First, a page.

Brazil’s proposed targets for reducing deforestation:
  • 2006-2009 11,400 sq. km per year (2006-2008 averaged 12,500)
  • 2010-2013, 7,980 sq. km per year
  • 2014-2017, 5,586 sq. km per year

Though the details for how the Amazon Fund will actually reduce deforestation are somewhat abstract, the government of Norway has already agreed to provide up to $1 billion—contingent on Brazil’s success in reducing deforestation. But so far no other countries have put up money for the fund.

Brenda Brito, executive director at Imazon, a Brazilian research institute, who is drafting a resolution for the Forum for a Sustainable Amazon to present at upcoming climate negotiations, suggests that donations may not be forthcoming because countries are waiting to see what happens at upcoming U.N. climate talks in Copenhagen this December.

“I think the fund is a good initiative to demonstrate that it is possible to have a national controlled mechanism to concentrate international resources for REDD, but at the same time it’s not clear if the fund will be compatible with a possible regime of REDD to be created in Copenhagen,” she told “For example, if there’s a decision to create an international fund for REDD, would other countries still make donations to the Amazon fund? I think that such uncertainty may be affecting other possible donations to the fund and that the decisions in December will be fundamental to determine the future of the Amazon Fund regarding other countries’ willingness to make donations.”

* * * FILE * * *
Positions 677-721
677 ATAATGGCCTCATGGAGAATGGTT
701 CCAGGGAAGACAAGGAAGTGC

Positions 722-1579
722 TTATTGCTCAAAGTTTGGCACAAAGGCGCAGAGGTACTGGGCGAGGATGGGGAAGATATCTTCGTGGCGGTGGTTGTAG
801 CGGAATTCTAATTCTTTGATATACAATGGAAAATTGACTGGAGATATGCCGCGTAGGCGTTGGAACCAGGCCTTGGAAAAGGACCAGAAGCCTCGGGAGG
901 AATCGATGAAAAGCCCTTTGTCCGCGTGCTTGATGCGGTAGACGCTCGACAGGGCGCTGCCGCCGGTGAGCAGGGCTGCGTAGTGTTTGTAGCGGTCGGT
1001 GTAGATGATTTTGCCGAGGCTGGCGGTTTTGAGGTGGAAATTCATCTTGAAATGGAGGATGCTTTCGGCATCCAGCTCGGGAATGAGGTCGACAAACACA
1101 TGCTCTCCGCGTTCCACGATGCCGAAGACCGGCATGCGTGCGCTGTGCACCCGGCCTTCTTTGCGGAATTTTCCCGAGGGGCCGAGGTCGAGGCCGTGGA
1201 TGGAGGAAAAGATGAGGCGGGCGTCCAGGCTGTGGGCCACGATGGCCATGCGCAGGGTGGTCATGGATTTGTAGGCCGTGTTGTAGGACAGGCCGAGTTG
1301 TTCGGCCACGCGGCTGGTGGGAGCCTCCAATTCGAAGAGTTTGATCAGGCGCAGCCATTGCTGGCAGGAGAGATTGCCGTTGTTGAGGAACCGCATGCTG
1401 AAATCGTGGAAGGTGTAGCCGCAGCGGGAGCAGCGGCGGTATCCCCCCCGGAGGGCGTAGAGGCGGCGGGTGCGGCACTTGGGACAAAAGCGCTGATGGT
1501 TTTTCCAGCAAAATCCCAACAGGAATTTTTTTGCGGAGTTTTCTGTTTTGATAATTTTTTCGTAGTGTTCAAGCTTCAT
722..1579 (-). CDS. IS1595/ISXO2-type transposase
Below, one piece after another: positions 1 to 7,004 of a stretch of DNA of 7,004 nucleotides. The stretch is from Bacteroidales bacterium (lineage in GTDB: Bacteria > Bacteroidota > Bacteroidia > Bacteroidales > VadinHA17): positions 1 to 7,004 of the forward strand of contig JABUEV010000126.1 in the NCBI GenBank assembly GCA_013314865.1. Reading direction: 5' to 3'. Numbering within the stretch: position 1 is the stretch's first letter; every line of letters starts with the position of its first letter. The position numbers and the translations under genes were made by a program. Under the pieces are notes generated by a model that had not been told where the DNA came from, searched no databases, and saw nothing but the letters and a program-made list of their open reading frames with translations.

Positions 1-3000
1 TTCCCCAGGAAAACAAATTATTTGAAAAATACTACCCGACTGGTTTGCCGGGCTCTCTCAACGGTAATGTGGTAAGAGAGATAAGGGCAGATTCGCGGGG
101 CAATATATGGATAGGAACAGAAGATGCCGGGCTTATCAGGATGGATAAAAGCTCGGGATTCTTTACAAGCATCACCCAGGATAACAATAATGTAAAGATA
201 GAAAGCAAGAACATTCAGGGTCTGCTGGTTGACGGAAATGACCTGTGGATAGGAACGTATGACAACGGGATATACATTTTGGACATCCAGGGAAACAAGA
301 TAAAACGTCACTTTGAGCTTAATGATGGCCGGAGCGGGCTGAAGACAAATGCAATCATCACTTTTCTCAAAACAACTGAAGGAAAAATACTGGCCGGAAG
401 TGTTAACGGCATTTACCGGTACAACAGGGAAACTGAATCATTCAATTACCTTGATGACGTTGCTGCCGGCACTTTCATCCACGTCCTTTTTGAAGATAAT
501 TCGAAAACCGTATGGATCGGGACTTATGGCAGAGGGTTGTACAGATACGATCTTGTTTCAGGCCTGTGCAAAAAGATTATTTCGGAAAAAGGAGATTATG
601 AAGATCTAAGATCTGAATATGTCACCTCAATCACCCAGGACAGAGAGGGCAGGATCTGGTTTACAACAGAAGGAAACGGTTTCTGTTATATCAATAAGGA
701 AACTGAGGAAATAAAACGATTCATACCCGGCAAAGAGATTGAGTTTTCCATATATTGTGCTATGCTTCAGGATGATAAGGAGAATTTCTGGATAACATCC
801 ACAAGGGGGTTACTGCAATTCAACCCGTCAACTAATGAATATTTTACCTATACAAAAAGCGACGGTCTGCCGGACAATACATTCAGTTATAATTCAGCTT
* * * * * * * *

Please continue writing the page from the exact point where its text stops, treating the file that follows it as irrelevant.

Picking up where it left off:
cattle pasture and rainforest in the brazilian amazon

Over the past decade more than 10 million hectares – an area about the size of Iceland – was cleared for cattle ranching as Brazil rose to become the world’s largest exporter of beef. Now the government aims to double the country’s share of the beef export market to 60% by 2018 through low interest loans, infrastructure expansion, and other incentives for producers. Most of this expansion is expected to occur in the Amazon were land is cheap and available. 70 percent of the country’s herd expansion between 2002 and 2006 occurred in the region.